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Ten Wrens lost in air-attack Nov 1940

On 23rd November 1940, German airplanes attacked the South Coast. 24 Wrens had gathered for dinner in the dining room of Mansfield Hostel, Lee on Solent (HMS Daedalus) when an anti-aircraft shell hit the dining room directly and exploded.

At a very moving memorial service on 23rd November 2018, conducted by the local Vicar Paul Chamberlain at Glen Heathers (the site of WWII Wrens Quarters) in Lee-On-Solent, Val Gleave carried the Portsmouth Branch standard, accompanied by Portsmouth Chairman Jan Vanson and three Veteran Wrens. The RBL and AOW Portsmouth Branch standards were lowered in memory of the 10 Wrens who lost their lives and wreaths laid at the plaque naming the following Wrens who lost their lives:

Wren Rosa Armstrong (36)
Wren Joyce Bennett (19)
Wren Mona Black (23)
Wren Winnie Blackett (19)
Wren Vera Cowle (18)
LWren Nellie Gregory (32)
Wren Beryl Northfield (19)
LWren Hilda Pearson (26)
Wren Nora Reynolds (23)
Wren Dorothy Wardell (22)

Eight of the Wrens were laid to rest in Haslar Royal Naval Cemetary. A plaque remains today on the site of Mansfield Hostel, (now Glen Heathers, a Care home) donated by the Gosport Aviation Society in 1996, now Glen Heathers a care home..

Rest in Peace Jenny
(Thanks to Jan Vanson (Chair Portsmouth AOW) and Ross Nicoll (RBL Gosport) for the images)


The Wren magazine October 2008

A survivor’s story told by a family member to the Association;s PRO. 

In the Spring of 1941 my late sister P. was just twenty years old. Her burning ambition at that time was to walk to the end of our Crescent,  to meet me as I came home to dinner from the High School and walk with me back to the house. Simple enough one might think; an ambition easy to achieve – unless of course you are incapable of walking more than a few tottering steps.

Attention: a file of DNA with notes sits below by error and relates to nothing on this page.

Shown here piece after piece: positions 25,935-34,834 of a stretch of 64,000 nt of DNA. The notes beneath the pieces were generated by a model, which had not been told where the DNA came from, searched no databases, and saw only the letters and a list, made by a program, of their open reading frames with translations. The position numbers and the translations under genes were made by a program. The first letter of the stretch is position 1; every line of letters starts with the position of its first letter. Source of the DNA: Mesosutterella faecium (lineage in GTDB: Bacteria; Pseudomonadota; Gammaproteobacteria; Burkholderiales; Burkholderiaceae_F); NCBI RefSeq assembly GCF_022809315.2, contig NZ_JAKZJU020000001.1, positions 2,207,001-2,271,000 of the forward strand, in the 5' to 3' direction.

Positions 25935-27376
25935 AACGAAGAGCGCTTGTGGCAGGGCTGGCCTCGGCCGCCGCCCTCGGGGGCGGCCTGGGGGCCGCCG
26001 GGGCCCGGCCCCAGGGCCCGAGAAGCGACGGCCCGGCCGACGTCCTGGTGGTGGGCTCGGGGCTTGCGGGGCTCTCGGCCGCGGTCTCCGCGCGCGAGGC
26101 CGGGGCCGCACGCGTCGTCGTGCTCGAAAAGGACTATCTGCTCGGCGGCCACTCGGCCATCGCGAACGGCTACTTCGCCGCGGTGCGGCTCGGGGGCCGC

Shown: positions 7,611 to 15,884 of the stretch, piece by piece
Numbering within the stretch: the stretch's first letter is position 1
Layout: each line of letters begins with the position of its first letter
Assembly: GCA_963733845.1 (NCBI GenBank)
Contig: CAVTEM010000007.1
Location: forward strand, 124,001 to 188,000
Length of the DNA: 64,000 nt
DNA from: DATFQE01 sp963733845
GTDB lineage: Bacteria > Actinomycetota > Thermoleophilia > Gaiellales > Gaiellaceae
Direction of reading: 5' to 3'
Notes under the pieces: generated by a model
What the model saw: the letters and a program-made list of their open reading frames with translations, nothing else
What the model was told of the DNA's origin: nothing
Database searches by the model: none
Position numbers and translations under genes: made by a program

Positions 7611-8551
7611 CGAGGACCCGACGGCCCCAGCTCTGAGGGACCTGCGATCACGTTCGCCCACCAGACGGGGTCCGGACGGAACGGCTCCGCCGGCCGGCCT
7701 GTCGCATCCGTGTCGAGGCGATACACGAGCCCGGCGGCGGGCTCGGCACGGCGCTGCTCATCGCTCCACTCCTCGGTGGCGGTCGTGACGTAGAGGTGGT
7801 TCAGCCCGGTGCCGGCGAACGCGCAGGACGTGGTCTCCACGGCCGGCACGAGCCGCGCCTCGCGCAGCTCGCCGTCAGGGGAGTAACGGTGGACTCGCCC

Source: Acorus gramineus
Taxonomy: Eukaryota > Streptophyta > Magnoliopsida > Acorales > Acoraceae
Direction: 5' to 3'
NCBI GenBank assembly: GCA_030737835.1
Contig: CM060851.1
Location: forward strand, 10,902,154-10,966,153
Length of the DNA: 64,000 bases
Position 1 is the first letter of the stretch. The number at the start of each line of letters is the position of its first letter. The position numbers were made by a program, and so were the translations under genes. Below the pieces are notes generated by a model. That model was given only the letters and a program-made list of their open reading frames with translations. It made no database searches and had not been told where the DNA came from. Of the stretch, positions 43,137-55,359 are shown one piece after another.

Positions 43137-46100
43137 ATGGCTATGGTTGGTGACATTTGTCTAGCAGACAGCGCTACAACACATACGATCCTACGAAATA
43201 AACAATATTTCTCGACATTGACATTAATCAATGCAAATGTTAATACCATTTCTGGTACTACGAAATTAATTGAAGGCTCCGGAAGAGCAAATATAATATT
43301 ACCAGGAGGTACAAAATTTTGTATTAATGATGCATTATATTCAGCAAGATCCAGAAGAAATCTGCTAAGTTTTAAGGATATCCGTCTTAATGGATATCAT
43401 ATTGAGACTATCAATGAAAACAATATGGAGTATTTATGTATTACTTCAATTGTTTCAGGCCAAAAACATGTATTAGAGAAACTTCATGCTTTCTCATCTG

Scene change to HMS DAEDALUS 1940.  Wren Writer P,H, having completed a secretarial course in Swansea went on her first draft to Lee-on-Solent, joining twentythree other Wrens who were accommodated in Mansfield Hostel, (WRNS Qrtrs). On 23 November 1940, in Swansea her mother seemed edgy and apprehensive all day and did not seem to enjoy the simple celebrations for her birthday. In the evening at about 8 o’clock the phone rang. It was the Naval Hospital Haslar asking her to get to Portsmouth as quickly as she could – her daughter P. had been badly injured and there were fears for her life.

The reason was then discovered – an hour before that call, at Mansfield Hostel, the Wrens had gathered round the table for their supper. They had just started to serve out some rice pudding when an anti-aircraft shell landed in the middle of the table. It had failed to explode in the air but did so with great force when it landed, killing ten of the Wrens out-right and injuring thirteen, P..s injuries being the most serious. She had a bad habit of tilting her chair onto its back legs when at the table at home and this habit had saved her life. The blast blew her backwards; instead of her head and face, the shrapnel entered her thighs and abdomen damaging a nerve and producing a gaping wound in her right thigh. She was rushed to hospital where rapid blood transfusions saved her life. After several months in hospital, where amputation of her leg was seriously considered, she was well enough to be sent back to Swansea on extended sick leave.

There, pale and thin and in considerable pain she began to exercise her damaged legs, then to stand and take a few steps. After some weeks she managed the front path to the gate and eventually ventured out onto the pavement. She would start out to meet her sister long before her dinner hour and as the weeks passed she met up with her further and further away from home. She persisted with her exercises and walks throughout the summer holidays and at the start of the autumn term she was pronounced fit for duty. P. returned to the Wrens becoming a Petty Officer then finally leaving in 1947, to marry a former member of the Fleet Air Arm in 1947. She subsequently produced two lovely daughters in spite of her injuries.

Moving forward to 1996, a local historian whilst walking in the Haslar Naval cemetery noticed the graves of the ten Wrens, who had been in the Hostel on that fateful day in 1940. With the support of Gosport Aviation Society he was instrumental in commissioning a brass plaque listing the names, category and ages of those who had died. On the 50th anniversary of that event, the plaque was unveiled by survivor P. two of the survivors, there she met (consciously) for the first time, the man who had dragged her from the rubble and carried her to an ambulance.